“The results underscore the vulnerability of offspring of anxious parents. If we can identify kids at risk, let us try and prevent them,” said psychiatrist Golda Ginsburg from <g data-gr-id="34">University</g> of Connecticut.
Ginsburg and colleagues at Johns Hopkins University tested a one-year family therapy intervention as part of a study of 136 families — with at least one parent with anxiety and at least one child between the ages of six and 13. The study found that family-based intervention works.
Only nine <g data-gr-id="38">per cent</g> of children who participated in a therapist-directed family intervention developed anxiety after one year, compared to 21 <g data-gr-id="39">per cent</g> in a group that received written instruction, and 31 <g data-gr-id="40">per cent</g> in the group that did not receive any therapy or written instruction.
Anxiety tends to run in families, with up to 50 <g data-gr-id="41">per cent</g> of children of anxious parents growing up to be anxious themselves. Until now, anxiety prevention programmes have been largely conducted in schools, with only modest success. For an anxious child, meeting a new peer for the first time can be paralysing. Trying an unfamiliar food might summon worries of being poisoned.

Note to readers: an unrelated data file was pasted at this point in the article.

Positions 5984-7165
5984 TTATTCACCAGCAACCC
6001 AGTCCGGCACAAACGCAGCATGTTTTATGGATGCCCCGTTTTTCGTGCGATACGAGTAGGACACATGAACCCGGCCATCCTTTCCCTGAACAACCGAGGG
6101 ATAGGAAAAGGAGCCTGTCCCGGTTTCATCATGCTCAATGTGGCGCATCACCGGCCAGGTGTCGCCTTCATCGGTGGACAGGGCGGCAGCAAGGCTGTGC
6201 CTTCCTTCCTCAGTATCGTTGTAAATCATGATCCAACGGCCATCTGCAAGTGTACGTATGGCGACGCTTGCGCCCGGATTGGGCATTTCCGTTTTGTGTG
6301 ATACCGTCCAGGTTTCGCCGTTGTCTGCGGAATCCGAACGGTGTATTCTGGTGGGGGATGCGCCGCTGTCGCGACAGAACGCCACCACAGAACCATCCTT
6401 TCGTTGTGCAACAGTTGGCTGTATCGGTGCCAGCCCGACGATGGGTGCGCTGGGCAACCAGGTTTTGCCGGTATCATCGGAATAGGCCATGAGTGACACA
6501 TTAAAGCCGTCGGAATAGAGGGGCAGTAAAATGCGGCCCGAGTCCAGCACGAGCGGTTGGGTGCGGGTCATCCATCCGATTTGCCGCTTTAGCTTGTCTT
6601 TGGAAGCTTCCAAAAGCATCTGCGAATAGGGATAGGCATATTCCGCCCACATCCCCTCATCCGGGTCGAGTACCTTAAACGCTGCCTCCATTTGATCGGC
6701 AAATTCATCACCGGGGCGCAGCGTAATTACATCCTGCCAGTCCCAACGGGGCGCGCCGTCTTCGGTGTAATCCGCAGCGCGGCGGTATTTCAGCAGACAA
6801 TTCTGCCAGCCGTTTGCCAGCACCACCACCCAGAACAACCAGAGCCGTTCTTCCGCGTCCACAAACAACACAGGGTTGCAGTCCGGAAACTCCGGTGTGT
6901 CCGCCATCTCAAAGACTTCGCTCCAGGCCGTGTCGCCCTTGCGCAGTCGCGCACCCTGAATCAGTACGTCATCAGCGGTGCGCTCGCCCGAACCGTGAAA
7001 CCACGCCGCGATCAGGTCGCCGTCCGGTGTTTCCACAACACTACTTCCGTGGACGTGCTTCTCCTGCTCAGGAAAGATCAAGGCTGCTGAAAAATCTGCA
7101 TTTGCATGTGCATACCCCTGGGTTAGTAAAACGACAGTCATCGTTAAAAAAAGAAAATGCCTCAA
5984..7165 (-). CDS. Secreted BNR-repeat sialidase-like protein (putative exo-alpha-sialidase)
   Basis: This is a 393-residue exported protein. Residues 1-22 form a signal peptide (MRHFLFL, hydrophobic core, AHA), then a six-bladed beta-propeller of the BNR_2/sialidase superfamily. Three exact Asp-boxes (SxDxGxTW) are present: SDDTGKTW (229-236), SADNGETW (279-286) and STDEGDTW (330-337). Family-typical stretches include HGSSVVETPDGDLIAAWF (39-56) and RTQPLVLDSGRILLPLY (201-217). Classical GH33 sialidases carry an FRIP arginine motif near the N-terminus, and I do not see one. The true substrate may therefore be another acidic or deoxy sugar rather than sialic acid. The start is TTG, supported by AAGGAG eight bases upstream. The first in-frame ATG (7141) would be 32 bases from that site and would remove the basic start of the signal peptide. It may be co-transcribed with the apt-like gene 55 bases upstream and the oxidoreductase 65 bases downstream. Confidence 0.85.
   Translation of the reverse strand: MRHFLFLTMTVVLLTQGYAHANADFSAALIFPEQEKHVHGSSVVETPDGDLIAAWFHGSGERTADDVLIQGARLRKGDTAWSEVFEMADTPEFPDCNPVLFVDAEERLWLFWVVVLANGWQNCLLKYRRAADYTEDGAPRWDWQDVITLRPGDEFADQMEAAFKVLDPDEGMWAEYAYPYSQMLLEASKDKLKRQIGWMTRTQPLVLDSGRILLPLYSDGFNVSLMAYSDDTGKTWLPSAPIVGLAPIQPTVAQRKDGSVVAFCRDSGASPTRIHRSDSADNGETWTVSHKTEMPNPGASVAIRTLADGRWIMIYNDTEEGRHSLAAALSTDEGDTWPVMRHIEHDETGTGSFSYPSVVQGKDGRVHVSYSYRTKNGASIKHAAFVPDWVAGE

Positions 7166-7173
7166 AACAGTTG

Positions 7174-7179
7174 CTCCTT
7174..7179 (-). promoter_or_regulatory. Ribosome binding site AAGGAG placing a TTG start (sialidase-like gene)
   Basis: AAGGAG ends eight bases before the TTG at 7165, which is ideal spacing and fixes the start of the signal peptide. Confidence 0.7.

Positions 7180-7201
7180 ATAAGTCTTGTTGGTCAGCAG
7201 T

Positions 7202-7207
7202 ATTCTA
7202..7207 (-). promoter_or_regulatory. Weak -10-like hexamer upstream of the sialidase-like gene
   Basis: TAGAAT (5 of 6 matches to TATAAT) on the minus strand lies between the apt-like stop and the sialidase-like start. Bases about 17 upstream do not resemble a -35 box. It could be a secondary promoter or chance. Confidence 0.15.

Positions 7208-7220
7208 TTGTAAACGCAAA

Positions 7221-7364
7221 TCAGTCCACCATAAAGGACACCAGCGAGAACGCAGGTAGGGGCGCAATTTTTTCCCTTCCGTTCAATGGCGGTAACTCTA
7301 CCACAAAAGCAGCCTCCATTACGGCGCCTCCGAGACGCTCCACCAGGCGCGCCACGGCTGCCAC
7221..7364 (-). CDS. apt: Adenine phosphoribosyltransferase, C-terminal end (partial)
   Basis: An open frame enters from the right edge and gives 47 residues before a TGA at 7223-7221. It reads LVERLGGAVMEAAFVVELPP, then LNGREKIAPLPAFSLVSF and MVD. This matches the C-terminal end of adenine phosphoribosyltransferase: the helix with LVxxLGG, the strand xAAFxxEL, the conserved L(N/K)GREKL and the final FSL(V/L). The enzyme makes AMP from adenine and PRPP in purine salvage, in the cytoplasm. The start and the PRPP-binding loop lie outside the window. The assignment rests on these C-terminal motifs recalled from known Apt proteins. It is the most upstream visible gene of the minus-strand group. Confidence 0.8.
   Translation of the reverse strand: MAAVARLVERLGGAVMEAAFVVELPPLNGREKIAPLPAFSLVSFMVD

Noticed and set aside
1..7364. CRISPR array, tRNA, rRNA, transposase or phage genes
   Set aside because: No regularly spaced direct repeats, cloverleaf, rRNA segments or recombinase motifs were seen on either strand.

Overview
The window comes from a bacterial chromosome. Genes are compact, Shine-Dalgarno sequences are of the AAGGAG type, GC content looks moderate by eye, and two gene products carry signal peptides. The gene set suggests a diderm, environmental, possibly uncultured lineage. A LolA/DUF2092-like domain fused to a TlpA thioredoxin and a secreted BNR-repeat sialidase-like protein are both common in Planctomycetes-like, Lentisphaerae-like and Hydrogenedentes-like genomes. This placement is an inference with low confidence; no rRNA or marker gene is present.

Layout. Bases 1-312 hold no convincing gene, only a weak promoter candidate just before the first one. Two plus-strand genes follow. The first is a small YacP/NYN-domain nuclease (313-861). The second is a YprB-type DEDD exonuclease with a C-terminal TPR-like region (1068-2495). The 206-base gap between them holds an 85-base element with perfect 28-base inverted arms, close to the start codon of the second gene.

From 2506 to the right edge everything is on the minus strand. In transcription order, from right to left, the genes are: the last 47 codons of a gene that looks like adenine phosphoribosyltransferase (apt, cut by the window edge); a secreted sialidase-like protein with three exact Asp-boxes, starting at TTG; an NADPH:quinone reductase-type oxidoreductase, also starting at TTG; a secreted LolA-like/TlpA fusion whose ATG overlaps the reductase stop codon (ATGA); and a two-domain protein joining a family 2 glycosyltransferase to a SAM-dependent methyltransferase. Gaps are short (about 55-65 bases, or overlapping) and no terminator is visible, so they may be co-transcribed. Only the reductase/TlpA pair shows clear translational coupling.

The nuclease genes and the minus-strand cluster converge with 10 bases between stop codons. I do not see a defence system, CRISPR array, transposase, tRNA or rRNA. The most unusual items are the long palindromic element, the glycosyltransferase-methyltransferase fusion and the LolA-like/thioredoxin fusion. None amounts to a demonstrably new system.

“To cope with this kind of debilitating anxiety, kids start avoiding whatever provokes the anxious feelings,” Ginsburg noted.
If they are afraid of the dark, they might insist on sleeping with all the lights on. If they’re afraid of failing, they won’t try new things. In extreme cases, they may refuse even to leave the house. Anxiety and fear are protective and adaptive.
But in anxious kids they may not <g data-gr-id="33">be,</g> because these children have thoughts about danger and threat when there really isn’t one. “I would say we need to change our model of mental health to
a check-up method. Like going to the dentist every six months,” Ginsburg noted in a paper that appeared in The American Journal of Psychiatry.